The Society history
On June 1, 1945, just after the end of World War II, Strindbergssällskapet/the Strindberg Society was founded, making it one of the oldest literary societies in Sweden. The ground had been prepared even earlier; soon after Strindberg’s death a group of friends and colleagues headed by physics professor Vilhelm Carlheim-Gyllensköld and the artists Richard Bergh and Karl Nordström founded the Strindberg Archive to collect and organize Strindberg’s literary legacy.
The men behind Strindbergssällskapet/the Strindberg Society were Professor Martin Lamm and Fredrik Ström, President of Sveriges författareförening (the Swedish Writers’ Union) and former Editor-in-Chief of Socialdemokraten. They invited a group of men to a preliminary meeting at City Hall on April 20, 1945. The group consisted of Professor Walter A. Berendsohn, Commissioner of Finance Zeth ”Zäta” Höglund, National Librarian Oscar Wieselgren, the Archivist of Nordiska Museet Arvid Bæckström, Professor Knut Lundmark, Editor Yngve Hedvall, fil. lic. (licentiate of Philosophy) Torsten Eklund och docent (PhD holding additional research and teaching qualifications) Gunnar Ollén. The latter three were assigned to to write a charter, program, and a public appeal. Gunnar Ollén, who became the chair of the committee, has provided parts of the speech with which he began the first meeting.
The premise of the Society would be that that Strindberg in many respects must be seen as our nation’s greatest literary genius, but that his work has not yet recieved the public recognition they deserve. The purpose of the Society would be summarized thus: the promotion of the life and works of Strindberg […] Strindberg’s letters, exeedingly valuable, entertaining, and revealing of contemporary society, are mostly unpublished. Rectifying this situation would be a primary objective of the Society. A medium term assignment would also be to organize a worthy celebration of the centennial of Strindberg’s birth, occuring on January 22, 1949.
Gunnar Ollén was the first President of the Society and remained in his position until 1954, when he was succeeded by Torsten Eklund. The board also consisted of Torsten Eklund as secretary, Professor Henry Olsson as vice President and Eric Ahlström as Treasurer. Additional board members were Fredrik Ström, Martin Lamm, Walter A. Berendsohn, Oscar Wieselgren, Arvid Bæckström, Yngve Hedvall, Tor Bonnier,J. Viktor Johansson, John Landquist, Olof Molander and Anders Österling. All in all, a impressive collection of the contemporary cultural elite.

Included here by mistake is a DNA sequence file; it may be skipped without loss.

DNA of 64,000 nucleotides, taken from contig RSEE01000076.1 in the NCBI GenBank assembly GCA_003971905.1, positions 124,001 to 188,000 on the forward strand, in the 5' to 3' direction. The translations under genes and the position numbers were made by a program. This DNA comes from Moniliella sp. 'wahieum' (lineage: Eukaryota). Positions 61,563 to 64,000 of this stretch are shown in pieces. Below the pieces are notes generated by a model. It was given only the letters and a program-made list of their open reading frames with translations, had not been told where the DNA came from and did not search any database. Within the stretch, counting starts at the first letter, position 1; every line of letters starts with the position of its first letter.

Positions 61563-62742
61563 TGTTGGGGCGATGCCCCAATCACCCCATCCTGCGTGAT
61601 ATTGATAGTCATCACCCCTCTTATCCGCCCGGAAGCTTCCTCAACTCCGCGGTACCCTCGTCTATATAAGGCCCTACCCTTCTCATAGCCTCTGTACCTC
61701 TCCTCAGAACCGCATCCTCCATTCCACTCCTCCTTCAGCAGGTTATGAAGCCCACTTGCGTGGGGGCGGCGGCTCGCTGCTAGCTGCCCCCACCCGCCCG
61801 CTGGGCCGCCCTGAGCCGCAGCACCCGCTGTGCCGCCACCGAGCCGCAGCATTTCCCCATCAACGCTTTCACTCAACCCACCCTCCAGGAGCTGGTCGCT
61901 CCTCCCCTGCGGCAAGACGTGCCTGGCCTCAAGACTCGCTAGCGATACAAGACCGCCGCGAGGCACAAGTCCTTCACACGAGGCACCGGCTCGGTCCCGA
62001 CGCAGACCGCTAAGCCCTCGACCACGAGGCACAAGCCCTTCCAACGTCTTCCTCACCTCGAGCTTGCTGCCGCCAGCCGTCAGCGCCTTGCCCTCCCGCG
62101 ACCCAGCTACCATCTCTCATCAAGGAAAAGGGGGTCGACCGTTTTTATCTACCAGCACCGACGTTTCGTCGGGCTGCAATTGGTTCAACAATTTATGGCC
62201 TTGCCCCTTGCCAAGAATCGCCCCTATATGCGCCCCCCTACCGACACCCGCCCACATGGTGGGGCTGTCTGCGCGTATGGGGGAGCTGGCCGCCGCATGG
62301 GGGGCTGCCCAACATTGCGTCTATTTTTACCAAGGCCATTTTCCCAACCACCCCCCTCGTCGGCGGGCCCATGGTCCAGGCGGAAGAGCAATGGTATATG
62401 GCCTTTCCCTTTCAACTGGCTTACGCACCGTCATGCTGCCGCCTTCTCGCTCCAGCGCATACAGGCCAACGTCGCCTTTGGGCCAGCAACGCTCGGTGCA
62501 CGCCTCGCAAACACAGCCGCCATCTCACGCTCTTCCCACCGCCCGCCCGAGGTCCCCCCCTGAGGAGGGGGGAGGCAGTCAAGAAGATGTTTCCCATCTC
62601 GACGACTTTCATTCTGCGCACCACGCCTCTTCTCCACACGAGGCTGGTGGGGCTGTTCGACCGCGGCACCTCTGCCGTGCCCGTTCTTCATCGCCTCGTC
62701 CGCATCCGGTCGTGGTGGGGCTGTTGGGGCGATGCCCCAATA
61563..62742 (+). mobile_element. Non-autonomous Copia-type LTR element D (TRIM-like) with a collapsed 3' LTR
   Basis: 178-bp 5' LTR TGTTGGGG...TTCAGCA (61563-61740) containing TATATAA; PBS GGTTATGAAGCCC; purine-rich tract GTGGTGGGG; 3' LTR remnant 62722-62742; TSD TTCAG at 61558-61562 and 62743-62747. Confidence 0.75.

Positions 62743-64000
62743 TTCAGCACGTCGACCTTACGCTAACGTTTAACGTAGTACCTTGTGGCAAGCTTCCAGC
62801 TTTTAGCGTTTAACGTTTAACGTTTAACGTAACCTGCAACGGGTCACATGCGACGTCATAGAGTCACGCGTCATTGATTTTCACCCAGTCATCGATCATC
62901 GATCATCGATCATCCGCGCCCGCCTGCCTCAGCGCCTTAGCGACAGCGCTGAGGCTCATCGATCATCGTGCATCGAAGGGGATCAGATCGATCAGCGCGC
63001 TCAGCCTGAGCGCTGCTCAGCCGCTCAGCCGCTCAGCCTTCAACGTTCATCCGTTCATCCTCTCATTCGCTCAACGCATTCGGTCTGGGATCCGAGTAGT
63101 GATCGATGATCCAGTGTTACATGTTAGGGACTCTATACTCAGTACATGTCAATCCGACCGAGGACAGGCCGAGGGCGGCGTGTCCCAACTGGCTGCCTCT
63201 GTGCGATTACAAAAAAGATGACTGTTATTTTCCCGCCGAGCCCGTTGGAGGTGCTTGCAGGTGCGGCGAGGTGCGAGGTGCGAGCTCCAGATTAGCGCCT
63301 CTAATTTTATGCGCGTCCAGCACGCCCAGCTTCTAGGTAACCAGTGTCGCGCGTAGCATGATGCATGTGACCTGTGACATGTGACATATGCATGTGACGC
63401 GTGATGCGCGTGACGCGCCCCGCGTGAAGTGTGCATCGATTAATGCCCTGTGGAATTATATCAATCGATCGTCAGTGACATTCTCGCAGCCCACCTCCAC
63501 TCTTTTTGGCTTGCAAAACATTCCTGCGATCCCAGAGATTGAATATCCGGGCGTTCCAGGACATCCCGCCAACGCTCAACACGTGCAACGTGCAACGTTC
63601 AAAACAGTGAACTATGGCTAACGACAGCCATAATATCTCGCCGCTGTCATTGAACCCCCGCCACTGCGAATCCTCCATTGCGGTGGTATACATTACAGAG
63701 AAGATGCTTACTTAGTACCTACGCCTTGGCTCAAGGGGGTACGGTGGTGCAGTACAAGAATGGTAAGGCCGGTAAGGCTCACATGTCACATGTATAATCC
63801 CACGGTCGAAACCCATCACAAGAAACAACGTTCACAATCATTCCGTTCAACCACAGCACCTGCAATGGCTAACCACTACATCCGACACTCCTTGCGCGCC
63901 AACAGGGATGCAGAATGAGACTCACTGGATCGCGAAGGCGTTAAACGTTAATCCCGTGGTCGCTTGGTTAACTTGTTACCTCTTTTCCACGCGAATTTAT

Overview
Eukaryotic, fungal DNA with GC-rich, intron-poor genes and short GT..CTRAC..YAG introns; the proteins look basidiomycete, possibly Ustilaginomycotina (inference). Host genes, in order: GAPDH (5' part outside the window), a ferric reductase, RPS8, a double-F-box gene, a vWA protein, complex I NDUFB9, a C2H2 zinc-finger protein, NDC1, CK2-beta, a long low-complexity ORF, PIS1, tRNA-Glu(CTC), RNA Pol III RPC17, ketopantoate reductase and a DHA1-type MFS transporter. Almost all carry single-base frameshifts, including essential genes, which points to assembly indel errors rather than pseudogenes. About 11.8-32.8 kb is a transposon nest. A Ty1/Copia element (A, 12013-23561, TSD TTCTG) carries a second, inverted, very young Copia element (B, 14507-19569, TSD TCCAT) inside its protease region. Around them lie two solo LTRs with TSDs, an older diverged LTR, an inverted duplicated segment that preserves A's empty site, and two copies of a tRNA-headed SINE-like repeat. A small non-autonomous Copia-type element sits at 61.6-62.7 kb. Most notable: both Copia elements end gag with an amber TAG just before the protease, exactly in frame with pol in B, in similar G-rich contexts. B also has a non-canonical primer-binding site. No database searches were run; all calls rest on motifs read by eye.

Finding, organizing and publishing Strindberg’s letters, were an early priority. With the help of the City of Stockholm the first volume was published by Bonniers in 1948, with Torsten Eklund as editor. In the next 28 years he also edited the following fourteen volumes, handing over to Björn Meidal who oversaw publication of volume 16 in 1989 and following volumes (currently twenty two in total). The last two volumes, supplements, were published in 2001, fiftythree years after the beginning of the project.
The collection of press cuttings that was initiated in the early years, is also still ongoing.
Torsten Eklund became the editor of the membership newsletter, Meddelanden från Strindbergssällskapet (Messages from the Strindberg Society), that was started in 1945 together with Gunnar Ollén. Initially there was a spring and a fall issue but soon a double issue was published once a year instead.
Already in 1950 there had been discussions about the possibility of offering a more scholarly forum for Strindberg specialists, and when Gunnar Brandell suceeded Eklund as the President of Strindbergssällskapet/the Strindberg Society in 1965 he brought the issue back on the table.
At that point, there was not enough money and it was almost two decades before Lars-åke Kärnell (who became President in 1974) secured sufficient funding to replace Meddelanden with the first issue of Strindbergiana in 1985.
Johan Landquist had published Strindbergs Samlade skrifter (Strindberg’s Collected Writings) in
fiftyfive volumes between 1912 and 1921, but that edition was becoming increasingly outdated.
One person in particular was anxious to publish a new critical edition, Walter A. Berendsohn, who made a preliminary inventory of remaining manuscripts that was published in Meddelanden. Lack of funding and interest caused the project to founder, until 1972. Then a separate foundation took over the management of the Strindberg Museum at Blå tornet on Drottninggatan in Stockholm.